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Background: During surgical operations cutaneous, percutancous and mucous membrane
exposures to patients blood or body fluid occurs commonly. These events may predispose
the operating personnel to the acquisition of HIV and hepatitis virus infections. The
seroprevalence of HIV in the developing countries like ours is increasing; the risk of
seroconversion after needle stick injuries involving infected blood has also been documented.
There is a need to know the incidence of needle stick injuries and body contamination
during surgical operation in our hospital, for appropriate preventive measures can be
developed. This study was aimed at determine the prevalence of accidental injuries and
body contaminations among the operating pesonnel during general surgical operation,
those involved, the circumstances surrounding the injuries or body contaminations and
the factors affecting the prevalence. It is hoped, that this will assist in designing and
establishing appropriate precautionary measures in our environment.
Study design: Patients operated for general surgical conditions in a unit of a Teaching
Hospital Complex ddring a period of 2 years (1997-98) were eligible for participation
in the study. A proforma was designed to enter personal biodata, preoperative and intrapostoperative
clinical information of all the patients. All types of general surgical operations
were included, emergency or elective, major or minor, carried out during the day or at
night. A resident doctor not participating in operation was instructed to watch out for
accidental injuries, glove failure and other body contamination, operating personnel were
also instructed to report injuries, glove failure and body contamination.
Results: Operating personnel sustained 62 sharp injuries (10.5), these were caused by
suture needle in 57 cases (92.0%), towel clips in 3(4.8%), Knife cut in 2(3.2%). Operating
physicians sustained 56 cases of sharp injuries (90.3%) and Scrub Nurses in 6(9.7%).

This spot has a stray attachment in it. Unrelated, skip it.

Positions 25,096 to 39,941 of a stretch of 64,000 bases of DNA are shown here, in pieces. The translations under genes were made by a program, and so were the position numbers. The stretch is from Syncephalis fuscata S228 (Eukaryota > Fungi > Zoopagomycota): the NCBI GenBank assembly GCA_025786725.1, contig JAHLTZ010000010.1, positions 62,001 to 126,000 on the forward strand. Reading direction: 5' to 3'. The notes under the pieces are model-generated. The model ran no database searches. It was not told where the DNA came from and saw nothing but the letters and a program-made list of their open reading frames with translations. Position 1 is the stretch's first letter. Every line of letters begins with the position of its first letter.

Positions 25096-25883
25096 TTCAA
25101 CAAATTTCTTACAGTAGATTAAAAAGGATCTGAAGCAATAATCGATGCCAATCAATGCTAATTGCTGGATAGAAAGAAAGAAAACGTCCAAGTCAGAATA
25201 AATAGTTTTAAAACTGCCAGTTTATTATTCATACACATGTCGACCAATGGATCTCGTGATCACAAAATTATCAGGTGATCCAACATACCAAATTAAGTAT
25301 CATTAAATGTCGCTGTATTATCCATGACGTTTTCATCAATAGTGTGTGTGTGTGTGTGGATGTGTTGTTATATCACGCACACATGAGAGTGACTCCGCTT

Self-inflicted sharp injury in 49(79%) and in 12 cases (21%) injuries were inflicted by
the by the surgeons on their assistants. Left hand was injured in 39 cases (63%) and
right in 23 ) (37%). Cutaneous or mucosa membrane contamination with blood or body
fluid occurred in 232 cases (39.4%). These were made up of wet gown contamination
in 124 (53.5%), glove failure in 72(31%) and splashing of blood or fluids into the face
or eyes in 36 crises (15.5%). Contamination occurred in more than one operating
personnel in more than half of the cases. Operating surgeons were affected in 211 cases
(91%). The risks of accidental injuries and blood and body fluid contamination were
significant, if the duration of the operation is more than 1 hour, among the operating
surgeons and if the operation was a major operation (p<0.05).
Conclusion: This study has demonstrated that cutaneous, percutancous, and mucous
membrane exposure to patients’ blood and body fluids are common events during
general surgical operations. Most accidental injuries were due to solid suture needlesticks,
mostly injured personnel were the primary operating surgeons, injuries occurred
predominantly on the left hand. This way poses a significant risk of infection with blood
borne pathogens when operating on infected patients.

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The East African Medical Journal is published monthly by Kenya Medical Association.

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